• Say what someone or something uses to perform an action:

Desenho com este lápis. I draw with this pencil.

  • Describe an emotion or state:

O atleta competiu com confiança. The athlete competed with confidence.

Unique Uses of “Com”

Com is also used in some contexts that are quite different from English, particularly when talking about

Adverbs of Degree: A Little, A Lot, etc.

February 22, 2019

Advérbios de grau Adverbs of degree, also called advérbios de intensidade adverbs of intensity, tell us about how intensely something occurs. For the most part, Portuguese adverbs of degree operate just like English adverbs in terms of their placement and usage.

Word Order

Portuguese adverbs of degree are usually placed before the word they’re modifying if it’s an adjective or adverb, and immediately after the word they’re modifying if it’s a verb.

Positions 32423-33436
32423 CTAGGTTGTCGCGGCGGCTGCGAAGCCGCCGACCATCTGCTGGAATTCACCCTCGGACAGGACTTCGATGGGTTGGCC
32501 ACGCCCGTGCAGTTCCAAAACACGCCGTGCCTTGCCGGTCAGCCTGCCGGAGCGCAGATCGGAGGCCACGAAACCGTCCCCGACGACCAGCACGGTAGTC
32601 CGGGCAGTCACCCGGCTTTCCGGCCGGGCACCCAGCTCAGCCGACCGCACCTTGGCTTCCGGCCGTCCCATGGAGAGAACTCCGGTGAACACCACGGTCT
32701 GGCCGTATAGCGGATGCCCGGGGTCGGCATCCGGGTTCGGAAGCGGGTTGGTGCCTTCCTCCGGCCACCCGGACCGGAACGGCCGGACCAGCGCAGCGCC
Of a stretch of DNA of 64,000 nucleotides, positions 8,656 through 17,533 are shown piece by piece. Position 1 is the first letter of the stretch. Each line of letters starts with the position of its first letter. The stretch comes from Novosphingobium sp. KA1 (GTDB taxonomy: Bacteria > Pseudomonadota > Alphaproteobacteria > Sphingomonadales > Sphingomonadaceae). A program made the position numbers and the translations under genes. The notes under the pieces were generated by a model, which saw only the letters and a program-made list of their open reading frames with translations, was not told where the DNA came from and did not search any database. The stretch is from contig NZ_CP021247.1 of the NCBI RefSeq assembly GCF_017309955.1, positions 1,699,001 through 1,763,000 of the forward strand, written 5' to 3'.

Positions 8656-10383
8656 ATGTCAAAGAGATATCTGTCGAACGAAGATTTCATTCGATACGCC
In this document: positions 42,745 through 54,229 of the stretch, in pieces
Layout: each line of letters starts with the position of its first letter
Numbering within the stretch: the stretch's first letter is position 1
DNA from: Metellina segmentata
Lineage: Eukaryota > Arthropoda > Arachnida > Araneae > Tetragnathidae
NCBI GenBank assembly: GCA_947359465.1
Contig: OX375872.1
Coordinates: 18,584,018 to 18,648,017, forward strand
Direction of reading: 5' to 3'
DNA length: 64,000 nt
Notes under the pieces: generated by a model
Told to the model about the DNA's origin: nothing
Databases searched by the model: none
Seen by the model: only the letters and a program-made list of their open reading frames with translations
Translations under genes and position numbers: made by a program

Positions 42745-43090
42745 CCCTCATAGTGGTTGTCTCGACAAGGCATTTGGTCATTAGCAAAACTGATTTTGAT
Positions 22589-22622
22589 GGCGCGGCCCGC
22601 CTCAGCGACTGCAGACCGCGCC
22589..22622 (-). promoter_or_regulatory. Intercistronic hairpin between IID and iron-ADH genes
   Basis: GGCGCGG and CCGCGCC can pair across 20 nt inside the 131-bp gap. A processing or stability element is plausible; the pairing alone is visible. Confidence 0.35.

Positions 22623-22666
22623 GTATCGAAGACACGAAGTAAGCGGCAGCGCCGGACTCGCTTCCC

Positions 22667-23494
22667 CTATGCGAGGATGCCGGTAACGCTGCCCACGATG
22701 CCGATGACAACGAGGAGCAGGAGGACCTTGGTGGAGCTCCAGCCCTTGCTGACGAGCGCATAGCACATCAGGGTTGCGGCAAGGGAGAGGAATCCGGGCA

We’ll look at 5 of the most frequent adverbs of degree, which are ordered below from the lowest to the highest degree:

  • Nada Nothing, at all
  • Pouco Few, little
  • Bastante Enough, very
  • Muito Really, a lot
  • Demasiado Too much


Nada translates to nothing when it is the object of a sentence, as in O João não deu nada. John gave nothing.. But as an adverb of degree (when modifying verbs that don’t require an object), nada more closely corresponds to the phrase “at all”.

You will notice in the examples below that this double negative formulation (nãonada) is allowed in Portuguese, whereas in English we would use “notat all”.

Eu não corro nada. I don’t run at all.

Adverbs of Affirmation and Negation

February 21, 2019

Adverbs of afirmação affirmation and adverbs of negação negation are some of the most essential words in all of the Portuguese language (and, indeed, any language). They are always invariable, so there is no need to worry about different variations.